The Federal Trade Commission is reportedly eyeing Android in its investigation of Google business practices. On the surface, Android seems like a natural target for regulators, but the details are a bit trickier.
According to the Wall Street Journal, FTC lawyers are looking into whether Google prevents smartphone manufacturers from using competitors’ services. The FTC is also looking at whether Google favors its own properties in search results.
The Android argument is probably the most interesting. Here are the moving parts that would attract regulators like flies.
Android market share has surged to 39 percent of the smartphone operating system market from zilch. Apple is second with 28 percent of the market, according to Nielsen.
Google was partially able to get this share by giving away Android because it could make money off of search.
Mobile ads are the next frontier Google can leverage.
And Google can bundle its services and tightly integrate them into the operating system.
On the surface, Google's Android bundling rhymes with Microsoft's Windows-Internet Explorer bundle that killed Netscape.
Android's success could be an "ah-ha!" moment for regulators, but the reality is vastly different. Here's why:
When Google launched Android it filled a competitive vacuum in the smartphone industry and served as a counterweight to Apple's iOS.
The smartphone industry is highly competitive even among vendors on team Android. HTC, Motorola and Samsung are killing each other.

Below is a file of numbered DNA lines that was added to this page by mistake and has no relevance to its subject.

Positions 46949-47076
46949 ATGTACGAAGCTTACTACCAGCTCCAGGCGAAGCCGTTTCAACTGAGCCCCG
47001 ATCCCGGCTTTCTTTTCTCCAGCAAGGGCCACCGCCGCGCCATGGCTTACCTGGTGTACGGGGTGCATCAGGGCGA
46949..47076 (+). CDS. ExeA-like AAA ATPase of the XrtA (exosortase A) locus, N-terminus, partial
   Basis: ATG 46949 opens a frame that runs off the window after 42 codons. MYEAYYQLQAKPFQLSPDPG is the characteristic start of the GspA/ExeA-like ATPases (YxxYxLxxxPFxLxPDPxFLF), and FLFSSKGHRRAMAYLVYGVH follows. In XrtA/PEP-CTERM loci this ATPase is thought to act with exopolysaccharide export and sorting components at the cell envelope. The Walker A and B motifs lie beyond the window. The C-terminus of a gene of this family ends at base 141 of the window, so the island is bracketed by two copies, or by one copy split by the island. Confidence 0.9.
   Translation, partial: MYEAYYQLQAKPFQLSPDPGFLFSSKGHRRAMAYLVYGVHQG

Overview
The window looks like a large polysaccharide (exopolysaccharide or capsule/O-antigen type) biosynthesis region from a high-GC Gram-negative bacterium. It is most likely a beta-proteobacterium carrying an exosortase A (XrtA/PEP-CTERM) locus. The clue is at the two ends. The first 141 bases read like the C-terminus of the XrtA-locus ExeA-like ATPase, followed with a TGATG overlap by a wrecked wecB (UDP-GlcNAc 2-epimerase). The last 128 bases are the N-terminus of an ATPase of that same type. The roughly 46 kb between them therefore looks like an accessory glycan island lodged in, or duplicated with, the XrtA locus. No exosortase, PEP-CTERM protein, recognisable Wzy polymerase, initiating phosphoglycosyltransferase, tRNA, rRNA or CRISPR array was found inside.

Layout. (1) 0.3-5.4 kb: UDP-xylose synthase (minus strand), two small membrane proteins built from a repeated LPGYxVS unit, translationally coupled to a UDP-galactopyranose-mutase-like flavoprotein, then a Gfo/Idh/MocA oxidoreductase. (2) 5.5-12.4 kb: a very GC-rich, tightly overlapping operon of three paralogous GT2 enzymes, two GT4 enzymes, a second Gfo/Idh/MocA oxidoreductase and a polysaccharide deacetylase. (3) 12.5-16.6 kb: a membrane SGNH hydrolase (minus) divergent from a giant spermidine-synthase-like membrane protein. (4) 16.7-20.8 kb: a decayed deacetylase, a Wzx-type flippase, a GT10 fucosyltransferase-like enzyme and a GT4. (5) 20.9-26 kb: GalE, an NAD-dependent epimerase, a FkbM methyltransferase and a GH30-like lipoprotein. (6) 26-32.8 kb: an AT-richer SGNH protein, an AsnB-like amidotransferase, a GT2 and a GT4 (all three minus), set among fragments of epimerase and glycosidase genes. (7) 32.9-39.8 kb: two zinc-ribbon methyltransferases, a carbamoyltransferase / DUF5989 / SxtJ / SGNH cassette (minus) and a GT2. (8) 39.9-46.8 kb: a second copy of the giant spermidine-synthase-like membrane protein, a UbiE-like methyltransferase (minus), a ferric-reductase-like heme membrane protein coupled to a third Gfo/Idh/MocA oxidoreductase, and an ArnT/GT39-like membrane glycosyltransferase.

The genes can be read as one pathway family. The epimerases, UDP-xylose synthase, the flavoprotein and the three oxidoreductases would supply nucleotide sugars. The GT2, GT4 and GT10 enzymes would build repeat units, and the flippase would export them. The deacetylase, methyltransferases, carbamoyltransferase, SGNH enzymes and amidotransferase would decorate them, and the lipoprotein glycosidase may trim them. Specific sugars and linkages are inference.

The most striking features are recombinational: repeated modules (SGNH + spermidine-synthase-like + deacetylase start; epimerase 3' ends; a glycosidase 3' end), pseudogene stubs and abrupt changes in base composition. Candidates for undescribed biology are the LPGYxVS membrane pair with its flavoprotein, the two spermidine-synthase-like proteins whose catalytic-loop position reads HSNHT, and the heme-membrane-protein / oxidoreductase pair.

A user isn't forced into any Google service on Android. For instance, I use Firefox on my Android device over the included browser. Bing is there too. And so is Amazon's app market. Verizon has its navigation app and so does Google.
You could argue that Android wouldn't have been a runaway train if Microsoft would have had its Windows Phone 7 act together sooner. Android also would have been thwarted if RIM would have moved at a faster pace.
Add it up and the FTC doesn't have a ton to work with on Android. The legal types could argue that Google favors its own services, but network carriers can tweak Android as they see fit. Verizon has no problem plopping Microsoft's Bing on an Android device. AT&T also has its tweaks.
In the end, FTC can poke around Android to see if there's any wrongdoing, but it will be a tough case to make from a purely antitrust perspective.
Update: There have been a few folks that disagree with the argument above---actually more than a few. The best argument against my points come from Scott Cleland at the Precursor Group. His argument is that the FTC isn't just about antitrust. The FTC can investigate and put restrictions on companies based on deceptive practices. Cleland said that if the Department of Justice were investigating Google then my argument would hold up better.
Cleland on Forbes last month argued that Google has been deceptive about its business practices. His report on the subject goes into more detail, but the crux of the argument is that Google doesn't disclose its conflicts of interest and then uses search to enter new markets. Whether you buy Cleland's argument is your call, but his report is worth a read.